Here is a Jew living deep inPakistan without a Jewish community and deciding to connect to Shabbos after hearing about it on Twitter.

I received another e-mail from Daniel a doctor who lives in a remote Swedish village called Kopparberg where no other Jews live. He said that when he got home after his shift and brought in Shabbos “It felt like having Shabbat with a very big family!”

After the first international Shabbos Project I received an e-mail from a Jew named Abir Schweizer inConwayArkansas saying that his family were the only Jews in the city keeping Shabbat but that they did not feel alone because when you are keeping Shabbos you are never alone in the world. Shabbos has the power and the spiritual energy to connect Jews no matter where they are.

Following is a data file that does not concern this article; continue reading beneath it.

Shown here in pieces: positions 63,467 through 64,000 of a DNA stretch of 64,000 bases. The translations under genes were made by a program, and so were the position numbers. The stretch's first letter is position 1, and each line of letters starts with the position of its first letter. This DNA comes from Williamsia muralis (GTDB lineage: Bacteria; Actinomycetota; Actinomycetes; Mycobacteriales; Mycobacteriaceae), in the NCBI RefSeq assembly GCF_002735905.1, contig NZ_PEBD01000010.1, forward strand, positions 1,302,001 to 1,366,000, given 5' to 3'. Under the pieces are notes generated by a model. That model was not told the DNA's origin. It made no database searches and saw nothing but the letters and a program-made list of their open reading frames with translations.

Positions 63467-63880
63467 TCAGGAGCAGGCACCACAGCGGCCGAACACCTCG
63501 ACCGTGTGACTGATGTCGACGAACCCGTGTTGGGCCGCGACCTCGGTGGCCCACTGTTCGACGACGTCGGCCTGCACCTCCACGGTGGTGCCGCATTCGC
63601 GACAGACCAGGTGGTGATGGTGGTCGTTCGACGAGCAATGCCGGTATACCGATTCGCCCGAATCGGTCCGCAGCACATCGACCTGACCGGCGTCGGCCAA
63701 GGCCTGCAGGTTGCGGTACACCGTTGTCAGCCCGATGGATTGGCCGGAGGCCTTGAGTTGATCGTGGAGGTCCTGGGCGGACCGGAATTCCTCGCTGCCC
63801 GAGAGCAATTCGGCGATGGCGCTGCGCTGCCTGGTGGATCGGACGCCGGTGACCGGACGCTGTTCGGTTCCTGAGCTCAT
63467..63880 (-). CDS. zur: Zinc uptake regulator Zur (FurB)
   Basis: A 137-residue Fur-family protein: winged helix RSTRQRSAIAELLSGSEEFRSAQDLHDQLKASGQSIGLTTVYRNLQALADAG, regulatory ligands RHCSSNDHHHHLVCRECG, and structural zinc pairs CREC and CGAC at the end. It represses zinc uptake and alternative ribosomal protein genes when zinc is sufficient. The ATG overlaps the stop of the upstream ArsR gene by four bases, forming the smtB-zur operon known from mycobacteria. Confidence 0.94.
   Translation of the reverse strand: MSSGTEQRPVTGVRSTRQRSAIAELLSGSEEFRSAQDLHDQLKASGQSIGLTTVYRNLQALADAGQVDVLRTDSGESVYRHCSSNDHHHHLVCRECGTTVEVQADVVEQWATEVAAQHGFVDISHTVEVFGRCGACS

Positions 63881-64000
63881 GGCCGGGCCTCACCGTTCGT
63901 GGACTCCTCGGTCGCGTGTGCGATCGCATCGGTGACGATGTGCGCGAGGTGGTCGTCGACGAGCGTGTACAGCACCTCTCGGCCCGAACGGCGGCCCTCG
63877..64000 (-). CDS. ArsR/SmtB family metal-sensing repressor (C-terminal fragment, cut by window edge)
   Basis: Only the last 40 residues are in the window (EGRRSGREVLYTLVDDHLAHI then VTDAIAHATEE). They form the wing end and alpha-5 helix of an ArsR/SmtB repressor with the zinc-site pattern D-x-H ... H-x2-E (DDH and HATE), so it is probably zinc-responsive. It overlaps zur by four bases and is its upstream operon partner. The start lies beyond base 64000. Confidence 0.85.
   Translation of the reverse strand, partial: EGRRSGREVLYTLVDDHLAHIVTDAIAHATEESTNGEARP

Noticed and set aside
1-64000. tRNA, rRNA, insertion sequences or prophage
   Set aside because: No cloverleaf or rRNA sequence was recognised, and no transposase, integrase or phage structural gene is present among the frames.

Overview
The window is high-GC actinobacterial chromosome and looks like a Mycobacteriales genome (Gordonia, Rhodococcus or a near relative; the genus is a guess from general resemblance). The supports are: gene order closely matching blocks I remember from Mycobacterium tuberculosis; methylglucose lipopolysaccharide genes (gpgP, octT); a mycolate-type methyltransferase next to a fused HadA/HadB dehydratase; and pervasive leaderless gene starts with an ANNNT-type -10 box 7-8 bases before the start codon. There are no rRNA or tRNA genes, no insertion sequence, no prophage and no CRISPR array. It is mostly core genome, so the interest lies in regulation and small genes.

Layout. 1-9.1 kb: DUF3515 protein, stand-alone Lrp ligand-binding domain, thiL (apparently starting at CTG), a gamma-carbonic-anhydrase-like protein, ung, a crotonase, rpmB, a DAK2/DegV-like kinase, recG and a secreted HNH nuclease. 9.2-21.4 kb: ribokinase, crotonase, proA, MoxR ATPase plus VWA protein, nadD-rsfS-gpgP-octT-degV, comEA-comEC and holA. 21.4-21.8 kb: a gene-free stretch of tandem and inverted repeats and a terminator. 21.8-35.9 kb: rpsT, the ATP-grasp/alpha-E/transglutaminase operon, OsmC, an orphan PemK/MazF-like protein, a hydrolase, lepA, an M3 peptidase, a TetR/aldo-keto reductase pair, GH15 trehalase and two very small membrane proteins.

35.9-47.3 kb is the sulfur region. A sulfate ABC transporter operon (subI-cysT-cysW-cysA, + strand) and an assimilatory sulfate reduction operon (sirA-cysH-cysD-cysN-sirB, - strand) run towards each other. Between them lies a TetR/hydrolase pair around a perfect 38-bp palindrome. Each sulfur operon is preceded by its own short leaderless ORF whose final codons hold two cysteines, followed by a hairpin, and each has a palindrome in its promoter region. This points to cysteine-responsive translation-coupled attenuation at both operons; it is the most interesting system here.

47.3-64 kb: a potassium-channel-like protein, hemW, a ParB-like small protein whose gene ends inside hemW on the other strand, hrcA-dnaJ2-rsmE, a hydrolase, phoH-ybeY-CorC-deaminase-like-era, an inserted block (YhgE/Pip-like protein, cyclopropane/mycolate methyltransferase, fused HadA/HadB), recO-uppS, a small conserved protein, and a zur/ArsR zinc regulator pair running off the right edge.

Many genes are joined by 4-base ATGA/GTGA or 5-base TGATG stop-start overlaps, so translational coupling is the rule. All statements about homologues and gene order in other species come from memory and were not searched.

This also explains another remarkable experience in the great journey that has been the Shabbos Project. A few months ago I met some of the heads of personnel in the IDF to discuss the army’s involvement in the Shabbos Project. After months of deliberation ten days before the Shabbos Project I received communication from the IDF saying that they would happily join the Shabbos Project.

What this meant in practice was that an order was given to all of the base commanders across Israel that over Shabbos Parshas Lech Lecha the week of the Shabbos Project they would discuss with their troops the importance of Shabbos the importance of Jewish unity and how the Shabbos Project is bringing together Jews around the world in a spirit of unity to celebrate our common heritage. They also agreed to be part of the communication campaign with Jews around the world wishing Shabbat Shalom from the IDF to Jews in different communities and receiving Shabbos greetings in return.